January 31, 2015
Soups

Court Bouillon 101


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Court bouillon, meaning “short broth” in French, is an aromatic poaching liquid (and a culinary essential.) This one is perfect for fish, but with minor alterations (see below), fine for shrimp and chicken, too. The basic recipe is enough to poach 1 lb (500 g). For more, just multiply as needed. The court bouillon should cover the poachee by 1/2 to 1 inch (1 to 2.5 cm).

4 cups (1 L) cold water
1 small stalk celery (with leaves), chopped
1/4 yellow onion, chopped
1 small carrot, scrubbed, chopped
1  clove garlic, smashed
1 sprig each: parsley, dill
1 tbsp (15 mL) kosher or sea salt
1/8 tsp (0.5 mL) black peppercorns
1 each: clove, bay leaf
1/4 cup (60 mL) dry white wine
1/2 small lemon, sliced, seeded

Add water, celery, onion, carrot, garlic, parsley, dill, salt, peppercorns, clove and bay leaf to pot or fish poacher. Heat on high. When liquid comes to boil, cover and reduce heat to low. Simmer 30 to 60 minutes, until fragrant.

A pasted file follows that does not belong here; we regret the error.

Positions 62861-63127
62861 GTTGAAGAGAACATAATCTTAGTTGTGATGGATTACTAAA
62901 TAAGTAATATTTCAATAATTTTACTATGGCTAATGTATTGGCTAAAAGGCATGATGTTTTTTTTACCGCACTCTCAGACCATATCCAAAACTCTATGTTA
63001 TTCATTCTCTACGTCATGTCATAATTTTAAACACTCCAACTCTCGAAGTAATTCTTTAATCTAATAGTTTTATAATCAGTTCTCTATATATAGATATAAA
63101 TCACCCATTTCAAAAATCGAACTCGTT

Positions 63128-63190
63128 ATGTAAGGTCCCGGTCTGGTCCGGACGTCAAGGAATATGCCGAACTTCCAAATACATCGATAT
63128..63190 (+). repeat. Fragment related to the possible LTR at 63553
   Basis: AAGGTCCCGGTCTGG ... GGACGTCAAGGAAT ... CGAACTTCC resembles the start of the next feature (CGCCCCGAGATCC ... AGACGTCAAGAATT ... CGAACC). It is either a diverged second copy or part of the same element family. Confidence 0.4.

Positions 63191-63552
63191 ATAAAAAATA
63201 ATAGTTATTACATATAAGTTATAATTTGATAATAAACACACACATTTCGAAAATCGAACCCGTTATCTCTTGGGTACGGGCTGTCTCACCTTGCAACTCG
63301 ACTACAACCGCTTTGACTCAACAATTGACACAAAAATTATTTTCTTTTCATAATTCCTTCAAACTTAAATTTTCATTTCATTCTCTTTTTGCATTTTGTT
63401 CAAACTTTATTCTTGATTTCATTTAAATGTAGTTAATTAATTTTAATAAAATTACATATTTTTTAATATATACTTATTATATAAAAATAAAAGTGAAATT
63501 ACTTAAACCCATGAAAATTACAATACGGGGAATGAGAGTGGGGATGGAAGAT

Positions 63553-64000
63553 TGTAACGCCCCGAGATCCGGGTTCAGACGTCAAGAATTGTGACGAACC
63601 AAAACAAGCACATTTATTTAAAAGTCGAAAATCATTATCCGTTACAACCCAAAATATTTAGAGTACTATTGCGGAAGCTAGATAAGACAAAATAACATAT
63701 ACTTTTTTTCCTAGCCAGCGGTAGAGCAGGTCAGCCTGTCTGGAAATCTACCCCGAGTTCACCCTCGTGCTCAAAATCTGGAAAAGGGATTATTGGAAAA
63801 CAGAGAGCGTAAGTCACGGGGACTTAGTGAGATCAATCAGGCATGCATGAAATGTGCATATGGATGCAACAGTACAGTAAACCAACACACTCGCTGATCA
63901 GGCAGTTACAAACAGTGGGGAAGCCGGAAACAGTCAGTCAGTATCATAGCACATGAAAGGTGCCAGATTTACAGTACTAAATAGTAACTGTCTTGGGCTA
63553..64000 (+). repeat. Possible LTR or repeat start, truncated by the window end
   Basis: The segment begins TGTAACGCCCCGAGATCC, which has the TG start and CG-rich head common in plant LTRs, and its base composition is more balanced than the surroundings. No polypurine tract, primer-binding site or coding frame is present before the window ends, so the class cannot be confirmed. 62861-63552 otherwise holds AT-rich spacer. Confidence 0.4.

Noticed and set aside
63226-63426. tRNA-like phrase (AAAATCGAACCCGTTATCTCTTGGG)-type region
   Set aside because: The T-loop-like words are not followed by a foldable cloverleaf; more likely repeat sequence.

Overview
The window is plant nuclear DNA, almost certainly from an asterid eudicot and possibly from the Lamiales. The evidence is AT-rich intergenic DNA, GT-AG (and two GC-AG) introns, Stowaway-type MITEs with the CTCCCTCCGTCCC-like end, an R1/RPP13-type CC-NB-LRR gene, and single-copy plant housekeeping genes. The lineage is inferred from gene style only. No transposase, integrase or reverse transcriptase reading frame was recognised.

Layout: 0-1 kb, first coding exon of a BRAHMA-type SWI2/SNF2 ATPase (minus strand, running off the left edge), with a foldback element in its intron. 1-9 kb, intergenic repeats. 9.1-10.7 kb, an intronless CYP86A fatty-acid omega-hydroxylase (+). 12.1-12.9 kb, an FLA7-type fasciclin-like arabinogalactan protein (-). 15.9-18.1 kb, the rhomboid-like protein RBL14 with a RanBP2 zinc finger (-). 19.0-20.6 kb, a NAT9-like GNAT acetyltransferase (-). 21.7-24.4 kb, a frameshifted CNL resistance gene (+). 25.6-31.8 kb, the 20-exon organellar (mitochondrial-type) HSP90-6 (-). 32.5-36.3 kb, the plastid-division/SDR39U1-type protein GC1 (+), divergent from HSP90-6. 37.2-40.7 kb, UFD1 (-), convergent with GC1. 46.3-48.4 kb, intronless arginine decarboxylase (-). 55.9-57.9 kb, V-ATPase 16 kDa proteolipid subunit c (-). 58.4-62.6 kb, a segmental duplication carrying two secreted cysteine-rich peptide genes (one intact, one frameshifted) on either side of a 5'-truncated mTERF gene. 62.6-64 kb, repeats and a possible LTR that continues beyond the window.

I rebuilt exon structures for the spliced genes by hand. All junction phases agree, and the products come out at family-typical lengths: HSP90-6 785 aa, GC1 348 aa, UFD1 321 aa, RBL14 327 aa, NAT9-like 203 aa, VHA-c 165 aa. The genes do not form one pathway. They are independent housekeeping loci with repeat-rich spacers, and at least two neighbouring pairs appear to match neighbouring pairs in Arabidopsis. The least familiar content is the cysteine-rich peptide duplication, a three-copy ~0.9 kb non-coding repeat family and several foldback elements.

Place fine-mesh sieve over large bowl. Strain broth mixture. Discard solids. Add wine and lemon to broth.

Use immediately. Or transfer to storage tub and cool to room temperature. Cover and refrigerate up to 3 days. Or freeze up to 3 months.

Makes 4 cups (1 L).

How-To: Guesstimate amounts. If poaching a whole fish, put it in your pot and cover it with cold water by 1 inch (2.5 cm). Remove the fish and measure the volume of water. That’s how much court bouillon you’ll need.

Bright Ideas: You can substitute other herbs for the parsley and/or dill.

Waste Not: If desired, retrieve the lemon slices and use them as garnishes. Once your fish is poached, you can use some of the broth as a base for a light sauce.

 

Court Bouillon 101 (For Shrimp)
When peeling shrimp, reserve shells. Add shells to pot along with vegetables.

Court Bouillon 101 (For Chicken)
Omit lemon. Substitute thyme or sage for dill.

Credit: Susan Sampson
Tested in Imperial